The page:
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Maastricht (L): St. Servatius part 1/2

Just like the Church of Our lady the St. Servatius, also often called St. Servaas, is essentially a church built in a Romanesque style. Both churches date from the same period, although the St. Servaas replaced an even older church, parts of the foundations of which are still visible in the crypt. The church was erected on the grave of St. Servatius, the first bishop of Tongeren, who fled to the Maastricht castellum and died there in the year 384. He was buried just outside the town. Maastricht remained the center of this diocese until 722, but although this church that was named after the bishop was built centuries later, it is sometimes referred to as a cathedral, even though the actual cathedral was the predecessor of the Church of Our Lady.
Although not a cathedral, the St. Servaas was and is a very important church. In 1985 it was granted the honorary title of Basilica Minor by the pope.
The church had strong ties with the Carolingians, who had St. Servatius as their patron saint and several of whom were buried inside the church. In 1087 German emperor Henry IV gave the church and its chapter great autonomy, after which it directly fell under the responsibility of the pope in spiritual affairs, and under that of the emperor in secular matters. Even after 1632, when the city was occupied by the protestant troops of the Republic, the St. Servaas' special status was respected. It were the French occupiers who finally disbanded the chapter in 1797, looted the church and made it a granary. The church became a parish-church in 1805, after a restoration.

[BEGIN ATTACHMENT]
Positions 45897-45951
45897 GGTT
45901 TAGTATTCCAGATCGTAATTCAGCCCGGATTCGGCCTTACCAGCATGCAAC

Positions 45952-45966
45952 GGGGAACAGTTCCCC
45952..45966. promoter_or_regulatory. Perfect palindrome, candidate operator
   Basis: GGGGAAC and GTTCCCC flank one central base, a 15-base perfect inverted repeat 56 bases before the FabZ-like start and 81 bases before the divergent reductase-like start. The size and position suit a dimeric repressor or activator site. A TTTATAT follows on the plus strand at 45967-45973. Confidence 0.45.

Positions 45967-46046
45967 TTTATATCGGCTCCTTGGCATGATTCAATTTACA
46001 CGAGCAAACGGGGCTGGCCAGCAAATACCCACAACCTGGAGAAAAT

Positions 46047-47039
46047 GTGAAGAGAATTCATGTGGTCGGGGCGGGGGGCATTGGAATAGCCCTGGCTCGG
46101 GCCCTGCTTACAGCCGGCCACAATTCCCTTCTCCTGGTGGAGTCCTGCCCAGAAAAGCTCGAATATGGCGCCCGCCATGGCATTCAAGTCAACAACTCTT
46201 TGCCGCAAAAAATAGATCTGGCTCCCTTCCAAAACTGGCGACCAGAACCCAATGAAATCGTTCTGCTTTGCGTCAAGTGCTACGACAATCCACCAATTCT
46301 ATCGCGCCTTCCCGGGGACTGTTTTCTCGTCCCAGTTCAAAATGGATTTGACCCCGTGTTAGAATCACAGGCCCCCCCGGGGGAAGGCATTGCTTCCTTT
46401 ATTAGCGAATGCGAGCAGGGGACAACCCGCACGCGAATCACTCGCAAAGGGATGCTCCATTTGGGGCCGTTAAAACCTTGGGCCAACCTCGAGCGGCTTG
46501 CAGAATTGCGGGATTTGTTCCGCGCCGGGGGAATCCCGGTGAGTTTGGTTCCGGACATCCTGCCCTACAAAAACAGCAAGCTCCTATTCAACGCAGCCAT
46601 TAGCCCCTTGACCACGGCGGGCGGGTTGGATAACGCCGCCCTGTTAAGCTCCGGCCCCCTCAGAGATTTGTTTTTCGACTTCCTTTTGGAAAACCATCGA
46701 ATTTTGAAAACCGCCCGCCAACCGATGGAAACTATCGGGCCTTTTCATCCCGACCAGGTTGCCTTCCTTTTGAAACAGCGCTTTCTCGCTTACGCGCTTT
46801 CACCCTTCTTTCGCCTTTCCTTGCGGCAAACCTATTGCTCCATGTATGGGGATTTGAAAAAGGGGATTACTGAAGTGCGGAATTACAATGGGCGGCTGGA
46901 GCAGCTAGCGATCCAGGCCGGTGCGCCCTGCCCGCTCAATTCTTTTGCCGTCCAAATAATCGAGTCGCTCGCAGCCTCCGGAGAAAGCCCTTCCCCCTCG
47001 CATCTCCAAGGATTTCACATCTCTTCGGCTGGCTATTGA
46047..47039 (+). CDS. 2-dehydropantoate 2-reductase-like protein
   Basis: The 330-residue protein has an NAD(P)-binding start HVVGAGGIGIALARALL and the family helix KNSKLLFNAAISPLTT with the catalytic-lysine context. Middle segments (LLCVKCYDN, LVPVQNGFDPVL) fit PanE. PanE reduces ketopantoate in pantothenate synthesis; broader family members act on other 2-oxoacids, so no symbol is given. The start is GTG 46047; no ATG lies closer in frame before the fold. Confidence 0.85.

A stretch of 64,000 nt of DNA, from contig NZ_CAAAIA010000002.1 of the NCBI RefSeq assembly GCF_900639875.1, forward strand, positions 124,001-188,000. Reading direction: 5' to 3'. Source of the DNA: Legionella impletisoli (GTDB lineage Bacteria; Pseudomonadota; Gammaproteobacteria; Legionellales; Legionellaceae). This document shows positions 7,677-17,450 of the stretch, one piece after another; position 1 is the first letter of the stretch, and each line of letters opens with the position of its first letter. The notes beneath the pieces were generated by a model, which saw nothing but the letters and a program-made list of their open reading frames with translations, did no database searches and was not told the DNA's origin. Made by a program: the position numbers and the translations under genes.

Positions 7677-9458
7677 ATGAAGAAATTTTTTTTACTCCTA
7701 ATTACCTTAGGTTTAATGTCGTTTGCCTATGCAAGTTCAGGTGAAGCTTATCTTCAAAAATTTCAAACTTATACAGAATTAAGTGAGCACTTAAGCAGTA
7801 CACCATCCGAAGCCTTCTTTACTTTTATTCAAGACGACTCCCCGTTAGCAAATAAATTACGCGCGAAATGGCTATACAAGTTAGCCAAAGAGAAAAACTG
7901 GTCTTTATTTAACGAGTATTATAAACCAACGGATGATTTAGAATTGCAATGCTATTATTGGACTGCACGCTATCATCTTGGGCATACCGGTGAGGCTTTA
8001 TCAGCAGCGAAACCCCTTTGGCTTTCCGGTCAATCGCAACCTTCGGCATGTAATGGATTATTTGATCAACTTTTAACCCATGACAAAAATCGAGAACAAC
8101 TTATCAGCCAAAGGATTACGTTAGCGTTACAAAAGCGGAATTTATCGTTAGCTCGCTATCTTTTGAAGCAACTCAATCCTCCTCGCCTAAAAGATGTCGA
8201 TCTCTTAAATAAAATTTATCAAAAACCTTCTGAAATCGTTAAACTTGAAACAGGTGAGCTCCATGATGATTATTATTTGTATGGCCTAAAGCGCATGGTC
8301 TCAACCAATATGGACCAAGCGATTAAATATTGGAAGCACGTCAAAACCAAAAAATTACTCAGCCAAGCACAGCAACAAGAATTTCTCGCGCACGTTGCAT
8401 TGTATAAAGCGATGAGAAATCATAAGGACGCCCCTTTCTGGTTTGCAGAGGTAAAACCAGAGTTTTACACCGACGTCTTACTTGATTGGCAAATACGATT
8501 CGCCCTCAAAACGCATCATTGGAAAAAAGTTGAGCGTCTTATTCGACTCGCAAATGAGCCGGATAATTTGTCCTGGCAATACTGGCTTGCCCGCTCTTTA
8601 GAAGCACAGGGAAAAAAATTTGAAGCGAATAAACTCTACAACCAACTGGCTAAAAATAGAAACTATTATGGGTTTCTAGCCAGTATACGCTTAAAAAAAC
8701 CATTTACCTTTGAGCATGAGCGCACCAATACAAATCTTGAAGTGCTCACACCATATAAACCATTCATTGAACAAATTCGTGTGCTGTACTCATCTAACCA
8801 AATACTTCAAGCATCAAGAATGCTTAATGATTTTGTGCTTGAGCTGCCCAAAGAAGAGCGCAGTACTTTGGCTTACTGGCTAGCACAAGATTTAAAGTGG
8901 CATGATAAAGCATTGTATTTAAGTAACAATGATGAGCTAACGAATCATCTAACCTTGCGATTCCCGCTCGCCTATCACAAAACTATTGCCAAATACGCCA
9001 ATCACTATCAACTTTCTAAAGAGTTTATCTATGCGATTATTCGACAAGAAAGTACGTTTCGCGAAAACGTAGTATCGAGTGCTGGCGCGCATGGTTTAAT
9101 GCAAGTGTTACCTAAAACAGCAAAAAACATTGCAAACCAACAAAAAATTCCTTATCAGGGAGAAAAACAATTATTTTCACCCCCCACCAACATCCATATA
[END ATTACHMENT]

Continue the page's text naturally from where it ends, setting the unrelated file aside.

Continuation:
The oldest parts of the church date from around the year 1000, when a basilican church was built. A large part of this now forms the nave of the church. In 1039 a new choir and transept were consecrated. Of this choir parts of the side walls are still present (in the left picture just left of the tower). In 1171 the current apse was built, together with the two towers that flank the choir.
The westwork of the church, the front with its two bigger towers, was built in the 12th century. The towers weren't finished before 1200. A third tower, amidst the other two, was added in 1556. In 1770 this was replaced by a new tower in Baroque style, which no longer is there.
This type of westwork is radically different from the first type as seen on the Church of Our Lady, and inspired the appearance of the westworks of several other churches, both large and small, in the archdiocese of Luik. It is still an impressive massive block with a defensive appearance, but the typical stair-turrets are gone, and it's much more decorated as well. Inside the westwork are several spaces, including a choir and a room for the emperor, which has a balcony that faces to the inside of the church.
A number of chapels in Gothic style were added to the southern aisle in the 14th and 15th centuries. The southern transept-arm is in Gothic style too, although the tracery in the large window wasn't added until the 19th century.
In the late 19th century P.J.H. Cuypers was responsible for a big restoration of the church. The outside of the apse was almost completely renewed, and the western towers were reconstructed. Also the Baroque mid-tower was removed and replaced by a new Neo-Gothic one. This one was destroyed by fire in 1955 and was never rebuilt, but its lower part remained there for several decades.
Cuypers was also responsible for the repainting of much of the interior. During the most recent restoration much of the 19th-century paintings have been removed however. In some places the older paintings showed up again.










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